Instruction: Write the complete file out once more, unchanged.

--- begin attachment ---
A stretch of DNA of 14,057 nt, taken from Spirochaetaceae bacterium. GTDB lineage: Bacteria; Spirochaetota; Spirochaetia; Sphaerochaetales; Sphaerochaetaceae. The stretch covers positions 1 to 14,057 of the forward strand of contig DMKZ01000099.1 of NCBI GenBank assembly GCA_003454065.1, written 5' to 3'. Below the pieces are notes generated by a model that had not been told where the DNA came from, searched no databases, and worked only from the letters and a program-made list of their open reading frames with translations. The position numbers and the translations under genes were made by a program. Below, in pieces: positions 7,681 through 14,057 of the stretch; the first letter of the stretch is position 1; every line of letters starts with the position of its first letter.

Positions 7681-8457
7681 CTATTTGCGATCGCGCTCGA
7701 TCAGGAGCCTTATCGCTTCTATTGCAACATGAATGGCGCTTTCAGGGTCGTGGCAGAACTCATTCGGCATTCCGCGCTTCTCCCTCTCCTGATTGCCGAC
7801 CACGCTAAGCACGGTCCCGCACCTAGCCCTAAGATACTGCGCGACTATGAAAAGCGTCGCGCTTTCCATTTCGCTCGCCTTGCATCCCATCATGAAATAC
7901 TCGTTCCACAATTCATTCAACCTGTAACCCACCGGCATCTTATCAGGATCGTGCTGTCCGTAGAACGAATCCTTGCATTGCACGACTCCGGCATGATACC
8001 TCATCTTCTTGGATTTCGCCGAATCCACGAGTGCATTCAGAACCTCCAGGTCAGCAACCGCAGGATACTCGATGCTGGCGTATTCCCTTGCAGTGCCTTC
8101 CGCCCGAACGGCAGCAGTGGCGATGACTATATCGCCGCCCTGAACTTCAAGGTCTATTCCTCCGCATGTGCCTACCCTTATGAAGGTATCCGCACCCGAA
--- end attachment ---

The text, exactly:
A stretch of DNA of 14,057 nt, taken from Spirochaetaceae bacterium. GTDB lineage: Bacteria; Spirochaetota; Spirochaetia; Sphaerochaetales; Sphaerochaetaceae. The stretch covers positions 1 to 14,057 of the forward strand of contig DMKZ01000099.1 of NCBI GenBank assembly GCA_003454065.1, written 5' to 3'. Below the pieces are notes generated by a model that had not been told where the DNA came from, searched no databases, and worked only from the letters and a program-made list of their open reading frames with translations. The position numbers and the translations under genes were made by a program. Below, in pieces: positions 7,681 through 14,057 of the stretch; the first letter of the stretch is position 1; every line of letters starts with the position of its first letter.

Positions 7681-8457
7681 CTATTTGCGATCGCGCTCGA
7701 TCAGGAGCCTTATCGCTTCTATTGCAACATGAATGGCGCTTTCAGGGTCGTGGCAGAACTCATTCGGCATTCCGCGCTTCTCCCTCTCCTGATTGCCGAC
7801 CACGCTAAGCACGGTCCCGCACCTAGCCCTAAGATACTGCGCGACTATGAAAAGCGTCGCGCTTTCCATTTCGCTCGCCTTGCATCCCATCATGAAATAC
7901 TCGTTCCACAATTCATTCAACCTGTAACCCACCGGCATCTTATCAGGATCGTGCTGTCCGTAGAACGAATCCTTGCATTGCACGACTCCGGCATGATACC
8001 TCATCTTCTTGGATTTCGCCGAATCCACGAGTGCATTCAGAACCTCCAGGTCAGCAACCGCAGGATACTCGATGCTGGCGTATTCCCTTGCAGTGCCTTC
8101 CGCCCGAACGGCAGCAGTGGCGATGACTATATCGCCGCCCTGAACTTCAAGGTCTATTCCTCCGCATGTGCCTACCCTTATGAAGGTATCCGCACCCGAA